Sudden infant death syndrome (SIDS) are deaths in infants younger than 12 months of age that occur suddenly, unexpectedly, and without obvious cause.
What is Sudden Infant Death Syndrome?
Sudden infant death syndrome (SIDS) has caused much grief and anxiety among families for centuries.
- Sudden infant death syndrome (SIDS) are deaths in infants younger than 12 months of age that occur suddenly, unexpectedly, and without obvious cause.
- SIDS cannot be explained despite a thorough investigation, including a complete autopsy, examination of the death scene, and review of the clinical and social history.
- SIDS is also commonly called as “crib death”.
Although multiple hypotheses have been proposed as the pathophysiologic mechanisms responsible for SIDS, none have been proven.
- Although both prolongation of the QT interval (long QT syndrome [LQTS]) and shortening of the QT interval (short QT syndrome [SQTS]) are associated with increased risk of cardiac arrhythmia and sudden death, it is QT prolongation that has received the greatest attention in SIDS.
- Clinically, these dysrhythmias may present as syncope, seizures, or sudden cardiac death.
- According to conservative estimates, 30-35% of infants who subsequently die of SIDS have prolongation of the QT interval in the first week of life.
- Other evidence also implicates hypoxia (acute and chronic) in SIDS; hypoxanthine, a marker of tissue hypoxia, is elevated in the vitreous humor of patients who die of SIDS as compared with control subjects who die suddenly.
- Alveolar hypoxia stimulates pulmonary vasoconstriction and, eventually, pulmonary vascular smooth muscle cell hyperplasia.
- Muscularity of the pulmonary vasculature causes pulmonary vasoconstriction, increased right ventricular afterload, and heart failure with more tissue hypoxia.
- Another significant autopsy finding is pleural petechiae, whose formation reflects acute hypoxia in a physiologically intact infant.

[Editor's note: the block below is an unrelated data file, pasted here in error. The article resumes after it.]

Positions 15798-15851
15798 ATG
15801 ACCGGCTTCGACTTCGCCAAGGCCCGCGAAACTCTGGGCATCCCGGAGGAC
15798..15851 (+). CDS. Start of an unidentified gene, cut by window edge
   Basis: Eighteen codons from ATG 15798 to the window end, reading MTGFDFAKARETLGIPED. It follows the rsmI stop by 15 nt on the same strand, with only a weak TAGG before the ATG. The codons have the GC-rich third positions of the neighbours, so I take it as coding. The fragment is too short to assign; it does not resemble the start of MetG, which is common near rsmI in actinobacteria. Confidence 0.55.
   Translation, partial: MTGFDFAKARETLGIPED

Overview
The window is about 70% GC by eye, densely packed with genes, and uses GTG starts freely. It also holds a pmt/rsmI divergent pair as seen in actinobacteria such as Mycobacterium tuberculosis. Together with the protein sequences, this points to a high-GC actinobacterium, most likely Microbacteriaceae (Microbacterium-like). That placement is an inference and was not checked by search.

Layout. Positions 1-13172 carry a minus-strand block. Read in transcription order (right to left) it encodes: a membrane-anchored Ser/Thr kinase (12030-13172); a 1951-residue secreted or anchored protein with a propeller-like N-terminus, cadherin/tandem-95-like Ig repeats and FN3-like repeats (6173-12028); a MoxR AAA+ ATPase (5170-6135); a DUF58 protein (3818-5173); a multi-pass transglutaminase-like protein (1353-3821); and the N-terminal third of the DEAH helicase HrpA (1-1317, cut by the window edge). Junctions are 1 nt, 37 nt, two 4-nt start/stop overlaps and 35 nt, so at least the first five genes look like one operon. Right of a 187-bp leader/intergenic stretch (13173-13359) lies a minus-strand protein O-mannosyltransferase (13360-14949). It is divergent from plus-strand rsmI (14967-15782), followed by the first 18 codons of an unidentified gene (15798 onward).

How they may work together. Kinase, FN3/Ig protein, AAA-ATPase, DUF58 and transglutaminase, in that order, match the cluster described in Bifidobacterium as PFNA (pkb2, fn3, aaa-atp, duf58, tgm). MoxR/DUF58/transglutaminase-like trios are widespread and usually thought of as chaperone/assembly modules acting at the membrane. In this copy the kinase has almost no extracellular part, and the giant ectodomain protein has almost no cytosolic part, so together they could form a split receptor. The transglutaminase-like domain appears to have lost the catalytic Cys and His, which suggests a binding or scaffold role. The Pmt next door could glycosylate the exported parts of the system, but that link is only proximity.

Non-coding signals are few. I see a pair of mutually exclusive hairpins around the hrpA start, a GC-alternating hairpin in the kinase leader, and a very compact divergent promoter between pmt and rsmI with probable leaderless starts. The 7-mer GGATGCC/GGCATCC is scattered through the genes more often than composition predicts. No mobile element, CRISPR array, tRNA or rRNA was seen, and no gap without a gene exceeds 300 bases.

Statistics and Incidences
One of the leading causes of infant mortality worldwide, SIDS claims an estimated 2,500 lives annually in the United States alone.
- Although there has been a dramatic drop in the incidence of deaths during the past 20 years, SIDS is still the leading cause of death in infants between 7 and 365 days of age.
- Since 1992, SIDS rates have fallen by approximately 58% in the United States.
- n 1992, the incidence of SIDS was 1.2 cases per 1000 live births; in 2004, the incidence had dropped to 0.51.
- In 2004, 2246 deaths were certified as SIDS, accounting for 8% of infant deaths.
- In 2006, the National Center for Health Statistics reported a total of 2323 SIDS deaths nationwide, for an incidence of 0.54 per 1000 live births.
- In many Asian countries, the current incidence of SIDS is 0.04 per 1000 live births.
- Ninety percent of deaths occur in children younger than 6 months, and 95% of deaths occur in children younger than 8 months; few occur in children younger than 1 month or older than 8 months.
- Approximately 60-70% of SIDS deaths occur in males.
Varying theories have been suggested about the cause of SIDS; over the years, much research has been done, but no single cause has been identified. Several authors classify risk factors into groups such as the following:
- Prematurity and low birth weight. Low birth weight, whether resulting from premature birth or from other causes, is associated with a maturational delay in the ability to turn the head to the face-down position.
- Apnea. Regurgitation of gastric contents with acidic pH can cause reflexive apnea with resultant hypoxia.
- Infection. At the time of death, 30-50% of otherwise healthy infants have an acute infection, such as gastroenteritis, otitis media, or, in particular, upper respiratory tract infection (URTI); infantile botulism may be the cause of 5-10% of sudden infant deaths.
- Breastfeeding. A study from New Zealand suggests that infants who are not breastfed are at increased risk for SIDS.
- Maternal smoking. Cigarette smoking during pregnancy is highly significant as a risk factor in the pathogenesis of SIDS.
- Sleeping position and bedtime environment. According to Gilbert-Barness et al, unequivocal evidence indicates that a substantial number (by some estimates, as many as 73.7%) of deaths from SIDS can be prevented by avoiding the prone sleeping position, particularly on any type of soft bedding.